Sunday, April 30, 2006

Freethinker Sunday Sermonette: Oh, Canada

Sunday. Reading the news.

Polling in the US and Canada in the last year or two provides a snapshot of attitudes of the electorates in each country regarding religion and politics. Since the questions were different in the Canadian and American polls it is hard to compare them directly, but it is interesting to see the effect on Canadians of American views on the subject.

Earlier this month, Kevin Phillips summarized in The Nation results of several national polls in the US. More than 60% of "conservatives" and "republicans" (two separate -- but equal? -- categories) believe that a political leader should rely on religion when making policy decisions (Source: ABC/Washington Post poll, April 2005), with the figure for "democrats" and "liberals" in the low to mid twenties.

Canada just elected an evangelical Christian, Stephen Harper to lead their government, so it's interesting to look at their attitudes. According to a poll by CanWest News Service this month, 63% of respondents said they'd vote for an evangelical Christian "even [sic] if they liked the party and its views." (down from 80% ten years ago) but 68% said they'd vote for a Muslim or atheist candidate as well (down from 74% and 72% ten years ago). These are clearly different questions than posed to Americans, but comparing responses to the same questions within Canada shows slippage for identifying religion and politics. Canadian analysts suspect the US scene has something to do with it:
Mr. [Andrew Grenville, a senior vice-president of the polling firm Ipsos Reid] speculated that nervousness about American politics -- more so than the "Harper factor" -- is responsible for Canadians shying away from politics with religious overtones.

"One part of it is probably the Stephen Harper factor, but I don't think he has been really wearing his religion on his sleeve, nor really embraced strong moral stances that can be traced back to religious belief," Mr. Grenville said. "It's the U.S. example that has really turned people off."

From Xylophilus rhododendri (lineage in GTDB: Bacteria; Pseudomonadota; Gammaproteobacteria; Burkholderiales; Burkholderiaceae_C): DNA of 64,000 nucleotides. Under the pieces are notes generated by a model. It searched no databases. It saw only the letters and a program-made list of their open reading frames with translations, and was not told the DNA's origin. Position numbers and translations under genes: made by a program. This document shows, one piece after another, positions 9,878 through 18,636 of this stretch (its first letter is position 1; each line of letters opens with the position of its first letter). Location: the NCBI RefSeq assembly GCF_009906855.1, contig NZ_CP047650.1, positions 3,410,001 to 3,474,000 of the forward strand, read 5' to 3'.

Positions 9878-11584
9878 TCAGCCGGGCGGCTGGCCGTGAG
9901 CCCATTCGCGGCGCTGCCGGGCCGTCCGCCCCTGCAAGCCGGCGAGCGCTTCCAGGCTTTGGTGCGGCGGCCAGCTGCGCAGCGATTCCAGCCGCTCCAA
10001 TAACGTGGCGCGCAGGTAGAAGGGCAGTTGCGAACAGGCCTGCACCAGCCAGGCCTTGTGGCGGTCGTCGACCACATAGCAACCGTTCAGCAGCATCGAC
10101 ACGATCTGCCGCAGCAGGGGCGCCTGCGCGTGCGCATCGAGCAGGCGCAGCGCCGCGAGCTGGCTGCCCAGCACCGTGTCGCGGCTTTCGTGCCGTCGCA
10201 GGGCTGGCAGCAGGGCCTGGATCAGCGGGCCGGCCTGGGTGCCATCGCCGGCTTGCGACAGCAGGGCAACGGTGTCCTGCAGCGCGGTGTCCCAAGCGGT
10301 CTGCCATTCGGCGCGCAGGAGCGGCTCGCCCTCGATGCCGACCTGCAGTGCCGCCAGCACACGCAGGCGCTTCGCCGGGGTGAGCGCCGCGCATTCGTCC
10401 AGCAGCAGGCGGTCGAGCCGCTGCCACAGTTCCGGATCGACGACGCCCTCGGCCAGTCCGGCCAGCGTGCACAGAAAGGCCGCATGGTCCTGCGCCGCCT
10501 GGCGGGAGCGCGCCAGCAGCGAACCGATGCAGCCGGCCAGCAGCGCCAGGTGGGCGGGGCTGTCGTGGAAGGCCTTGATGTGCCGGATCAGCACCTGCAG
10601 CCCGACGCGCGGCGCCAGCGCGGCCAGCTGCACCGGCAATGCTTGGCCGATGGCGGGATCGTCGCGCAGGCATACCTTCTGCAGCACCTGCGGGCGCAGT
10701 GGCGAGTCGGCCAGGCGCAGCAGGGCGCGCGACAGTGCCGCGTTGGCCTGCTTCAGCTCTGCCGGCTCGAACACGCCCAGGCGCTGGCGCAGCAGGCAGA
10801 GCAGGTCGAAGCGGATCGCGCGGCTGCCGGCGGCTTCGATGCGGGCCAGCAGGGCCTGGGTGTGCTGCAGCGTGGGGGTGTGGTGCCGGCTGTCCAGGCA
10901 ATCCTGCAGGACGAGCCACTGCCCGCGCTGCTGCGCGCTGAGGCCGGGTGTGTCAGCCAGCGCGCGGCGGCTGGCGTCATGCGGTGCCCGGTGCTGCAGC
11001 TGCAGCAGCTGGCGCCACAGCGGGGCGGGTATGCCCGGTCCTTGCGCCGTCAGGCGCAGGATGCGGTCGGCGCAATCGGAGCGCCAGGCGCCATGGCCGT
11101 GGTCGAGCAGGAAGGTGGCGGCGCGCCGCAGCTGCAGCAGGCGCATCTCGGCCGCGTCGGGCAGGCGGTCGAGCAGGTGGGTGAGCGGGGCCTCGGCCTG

The religious right in the United States is considered to be largely responsible for sending President George W. Bush back to the White House in 2004.

Moreover, the invasion of Iraq, which Canada did not support, was widely regarded to be infused with religious overtones.

"I wonder if we're being reactionary when we hear George Bush spouting off Bible verses along with rhetoric around his war?" said Richard Ascough, a religious scholar at Queen's University in Kingston.


In Canada, there was also a slip in the belief Christians should get into politics to protect their values, with only 39 per cent agreeing with the idea, compared with 46 per cent a decade ago.

There was also a five per cent drop -- to 40 per cent from 45 per cent -- in the number who believe it's essential for Christian values to play a major role.

Mr. Grenville said he believes there's been a bit of a backlash against the divisive political debate in the last couple of years over same-sex marriage.

"To me it suggests a growing divide in Canadian culture where religion can become that wedge that pushes people apart," he said. (Ottawa Citizen)
So the news from Canada isn't all bad, despite electing a religious rightwinger to lead them. And the same Canadian article suggests the backlash is happening in the US as well:
Americans who were surveyed also appear to be less inclined than they were a decade ago to vote for a leader who is an evangelical Christian, even if they liked the party and its views.

Only 64 per cent would do so, compared with 78 per cent 10 years ago. The results also suggest Americans would be more likely to vote for atheists or Muslims as leaders than they would have been in 1996.
Someday future generations will look back on this era as some kind of weird Dark Age that gripped the country before the sun shone again. I hope it doesn't come complete with a modern version of The Plague.